Argumentatively Evil Storytelling

In D. Mohammend & M. Lewinski (eds.), Argumentation and Reasoned Action: Proceedings of the 1st European Conference on Argumentation, Lisbon 2015, Vol. 1. College Publications. pp. 615-630 (2016)
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Abstract

What can make storytelling “evil” in the sense that the storytelling leads to accepting a view for no good reason, thus allowing ill-reasoned action? I mean the storytelling can be argumentatively evil, not trivially that (e.g.) the overt speeches of characters can include bad arguments. The storytelling can be argumentatively evil in that it purveys false premises, or purveys reasoning that is formally or informally fallacious. My main thesis is that as a rule, the shorter the fictional narrative, the greater the potential for argumentative evil. Here, the notion of length is to be understood such that it is generally a proxy for more abstract features such as how complex and nuanced the piece is. In other argumentative contexts, length generally appears to make no comparable difference. This feature would put fictional narrative arguments in a special class beyond what is determined by obvious features, such as the definitional fact that they in some way(s) collapse two of the four traditional types of discourse: exposition, description, narration, and argument. The nonobvious features that distinguish this class have been a source of puzzlement and inquiry.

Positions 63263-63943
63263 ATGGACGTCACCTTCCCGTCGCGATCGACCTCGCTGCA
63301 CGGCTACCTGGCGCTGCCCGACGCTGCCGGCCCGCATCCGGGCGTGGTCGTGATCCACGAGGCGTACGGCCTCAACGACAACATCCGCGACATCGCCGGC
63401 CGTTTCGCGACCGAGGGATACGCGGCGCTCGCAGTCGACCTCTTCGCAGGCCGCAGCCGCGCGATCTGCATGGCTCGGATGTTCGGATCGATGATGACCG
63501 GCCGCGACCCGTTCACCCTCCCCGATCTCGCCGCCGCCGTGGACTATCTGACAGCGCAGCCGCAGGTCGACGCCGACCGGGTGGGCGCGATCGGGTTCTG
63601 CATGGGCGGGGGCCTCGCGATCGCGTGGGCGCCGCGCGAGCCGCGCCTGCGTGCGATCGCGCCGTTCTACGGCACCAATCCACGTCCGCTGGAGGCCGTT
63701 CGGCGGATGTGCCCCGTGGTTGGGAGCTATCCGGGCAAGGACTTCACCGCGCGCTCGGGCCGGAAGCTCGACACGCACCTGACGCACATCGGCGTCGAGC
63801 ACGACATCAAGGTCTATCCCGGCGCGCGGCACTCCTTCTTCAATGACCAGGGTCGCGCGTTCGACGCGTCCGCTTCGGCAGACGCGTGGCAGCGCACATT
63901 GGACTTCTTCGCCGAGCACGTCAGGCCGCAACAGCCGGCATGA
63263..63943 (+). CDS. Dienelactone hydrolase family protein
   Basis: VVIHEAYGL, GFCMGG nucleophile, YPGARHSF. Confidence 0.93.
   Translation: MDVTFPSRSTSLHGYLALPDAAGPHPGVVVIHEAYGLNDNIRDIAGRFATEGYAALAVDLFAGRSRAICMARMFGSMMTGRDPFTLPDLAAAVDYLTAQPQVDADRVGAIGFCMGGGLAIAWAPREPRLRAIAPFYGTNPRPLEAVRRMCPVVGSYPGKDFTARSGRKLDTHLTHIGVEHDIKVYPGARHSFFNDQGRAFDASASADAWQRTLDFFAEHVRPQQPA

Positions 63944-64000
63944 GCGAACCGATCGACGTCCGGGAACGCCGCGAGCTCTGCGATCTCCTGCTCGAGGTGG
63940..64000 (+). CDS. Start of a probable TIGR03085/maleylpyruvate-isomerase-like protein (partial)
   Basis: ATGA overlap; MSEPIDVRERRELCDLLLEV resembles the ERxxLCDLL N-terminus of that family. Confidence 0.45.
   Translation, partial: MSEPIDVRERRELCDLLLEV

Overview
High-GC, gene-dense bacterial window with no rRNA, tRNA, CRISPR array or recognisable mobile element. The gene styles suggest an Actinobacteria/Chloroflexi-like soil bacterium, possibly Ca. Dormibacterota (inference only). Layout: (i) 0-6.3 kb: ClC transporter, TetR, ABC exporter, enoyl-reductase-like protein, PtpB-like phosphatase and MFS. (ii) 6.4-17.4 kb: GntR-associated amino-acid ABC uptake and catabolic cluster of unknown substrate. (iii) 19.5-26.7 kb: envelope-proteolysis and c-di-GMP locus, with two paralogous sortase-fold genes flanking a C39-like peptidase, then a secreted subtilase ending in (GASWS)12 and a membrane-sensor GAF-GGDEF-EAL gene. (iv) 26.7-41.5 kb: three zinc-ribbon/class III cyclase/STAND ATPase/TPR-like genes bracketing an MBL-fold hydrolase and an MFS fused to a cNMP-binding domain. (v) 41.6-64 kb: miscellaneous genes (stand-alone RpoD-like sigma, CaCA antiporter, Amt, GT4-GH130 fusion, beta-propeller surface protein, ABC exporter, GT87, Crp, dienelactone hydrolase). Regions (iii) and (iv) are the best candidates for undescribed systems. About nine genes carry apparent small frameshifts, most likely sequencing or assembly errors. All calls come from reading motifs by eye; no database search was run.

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Author's Profile

Gilbert Edward Plumer
University of Illinois, Urbana-Champaign (PhD)

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